Effectiveness of Inactivated SARS-CoV-2 Vaccines During a Delta Variant Outbreak in Hunan Province, China

Announcing a new article publication for Zoonoses journal.  This study investigates the effectiveness of inactivated COVID-19 vaccines against the Delta variant.
The authors of this article performed a retrospective cohort study of close contacts of people with laboratory-confirmed SARS-CoV-2 infections in Hunan province, China, from July to August 2021. Mixed-effect logistic regression was used to estimate vaccine effectiveness (VE), and analyze the effects of the vaccination status of index cases and the exposure risk level on VE estimation.
A total of 1,685 close contacts of 126 index cases were included; 835 (49.6%) had received two doses of inactivated vaccines, and the median interval between the 2nd dose and exposure was 48 days (IQR: 41 to 56 days). Full vaccination was defined as two doses at least 14 days before exposure. Adjusted VE estimates for full vaccination were 54.8% (95% CI: 7.7 to 77.9) and 68.4% (95% CI: 8.5 to 89.1) against symptomatic and moderate-to-severe COVID-19, respectively. VE for inactivated vaccines was difficult to observe if index cases had been fully vaccinated. The estimated VE with respect to infection protection was lower among household than non-household contacts.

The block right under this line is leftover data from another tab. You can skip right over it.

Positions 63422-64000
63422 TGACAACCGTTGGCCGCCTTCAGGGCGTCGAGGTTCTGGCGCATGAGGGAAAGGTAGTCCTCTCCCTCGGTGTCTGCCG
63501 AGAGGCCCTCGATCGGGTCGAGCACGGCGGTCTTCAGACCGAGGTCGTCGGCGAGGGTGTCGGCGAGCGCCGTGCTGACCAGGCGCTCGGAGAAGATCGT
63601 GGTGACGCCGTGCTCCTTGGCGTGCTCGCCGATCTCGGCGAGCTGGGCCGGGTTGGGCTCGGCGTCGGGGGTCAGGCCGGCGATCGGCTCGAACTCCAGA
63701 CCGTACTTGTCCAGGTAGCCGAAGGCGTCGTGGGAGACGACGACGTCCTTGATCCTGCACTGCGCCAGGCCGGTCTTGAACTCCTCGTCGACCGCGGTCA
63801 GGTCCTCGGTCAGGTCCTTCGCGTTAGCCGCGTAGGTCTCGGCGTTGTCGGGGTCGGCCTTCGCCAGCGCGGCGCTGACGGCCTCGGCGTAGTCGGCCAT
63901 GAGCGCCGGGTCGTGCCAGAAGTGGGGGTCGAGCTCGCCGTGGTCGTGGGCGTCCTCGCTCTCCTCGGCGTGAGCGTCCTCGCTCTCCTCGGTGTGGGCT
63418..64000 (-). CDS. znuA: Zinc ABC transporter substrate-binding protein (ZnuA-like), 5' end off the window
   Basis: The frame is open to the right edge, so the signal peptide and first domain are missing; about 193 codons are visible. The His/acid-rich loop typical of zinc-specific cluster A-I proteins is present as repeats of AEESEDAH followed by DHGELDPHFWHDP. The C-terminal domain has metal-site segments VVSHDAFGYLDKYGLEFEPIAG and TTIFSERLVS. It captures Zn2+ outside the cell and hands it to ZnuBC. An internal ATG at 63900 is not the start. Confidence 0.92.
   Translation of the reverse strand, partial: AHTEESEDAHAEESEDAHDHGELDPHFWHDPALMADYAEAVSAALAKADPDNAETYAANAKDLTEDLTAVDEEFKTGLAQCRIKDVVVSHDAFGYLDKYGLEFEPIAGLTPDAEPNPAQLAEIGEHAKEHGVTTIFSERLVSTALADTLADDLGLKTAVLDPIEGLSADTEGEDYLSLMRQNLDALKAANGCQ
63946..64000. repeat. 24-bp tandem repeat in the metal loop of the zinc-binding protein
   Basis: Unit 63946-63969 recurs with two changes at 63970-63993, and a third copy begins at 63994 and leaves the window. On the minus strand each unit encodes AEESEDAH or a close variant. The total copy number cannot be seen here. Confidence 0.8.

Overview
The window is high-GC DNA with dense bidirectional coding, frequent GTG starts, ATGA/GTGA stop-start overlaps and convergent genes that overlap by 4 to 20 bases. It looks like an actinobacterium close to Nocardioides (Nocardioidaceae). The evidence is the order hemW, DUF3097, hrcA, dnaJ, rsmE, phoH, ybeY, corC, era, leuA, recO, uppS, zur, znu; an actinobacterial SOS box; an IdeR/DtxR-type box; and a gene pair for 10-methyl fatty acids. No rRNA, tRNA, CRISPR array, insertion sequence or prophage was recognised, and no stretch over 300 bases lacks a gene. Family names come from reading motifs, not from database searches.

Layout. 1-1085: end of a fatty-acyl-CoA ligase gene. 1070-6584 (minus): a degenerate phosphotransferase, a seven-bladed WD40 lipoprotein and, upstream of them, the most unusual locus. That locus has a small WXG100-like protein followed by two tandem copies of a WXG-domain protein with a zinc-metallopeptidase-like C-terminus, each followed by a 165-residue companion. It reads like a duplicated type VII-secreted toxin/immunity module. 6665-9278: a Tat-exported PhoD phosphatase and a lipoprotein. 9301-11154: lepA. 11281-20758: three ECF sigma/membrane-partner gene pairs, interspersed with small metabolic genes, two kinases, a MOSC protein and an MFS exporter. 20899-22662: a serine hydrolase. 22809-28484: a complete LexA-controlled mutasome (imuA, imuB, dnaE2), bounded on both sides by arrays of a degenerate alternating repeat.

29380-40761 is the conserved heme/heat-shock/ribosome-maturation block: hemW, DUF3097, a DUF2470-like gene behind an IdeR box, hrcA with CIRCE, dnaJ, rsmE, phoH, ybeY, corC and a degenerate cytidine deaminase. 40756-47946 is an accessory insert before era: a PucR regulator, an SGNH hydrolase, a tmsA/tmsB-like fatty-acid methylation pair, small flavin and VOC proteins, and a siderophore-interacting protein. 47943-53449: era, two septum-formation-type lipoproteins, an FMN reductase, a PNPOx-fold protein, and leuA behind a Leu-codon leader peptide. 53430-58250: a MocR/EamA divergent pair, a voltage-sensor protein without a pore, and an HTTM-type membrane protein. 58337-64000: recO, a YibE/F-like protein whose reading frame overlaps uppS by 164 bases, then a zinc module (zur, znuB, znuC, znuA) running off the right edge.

Complete primary immunization of two-dose inactivated COVID-19 vaccines protected against SARS-CoV-2 Delta variant infection. Infection risk was higher among vaccinated household contacts than vaccinated non-household contacts.

Article reference: Xuemei Yan, Zhihui Dai and Qianhui Wu et al. Effectiveness of Inactivated SARS-CoV-2 Vaccines During a Delta Variant Outbreak in Hunan Province, China: A Retrospective Cohort Study. Zoonoses. Vol. 2(1). DOI: 10.15212/ZOONOSES-2022-0020


Keywords: SARS-CoV-2, Delta, inactivated vaccine, vaccine effectiveness, close contact

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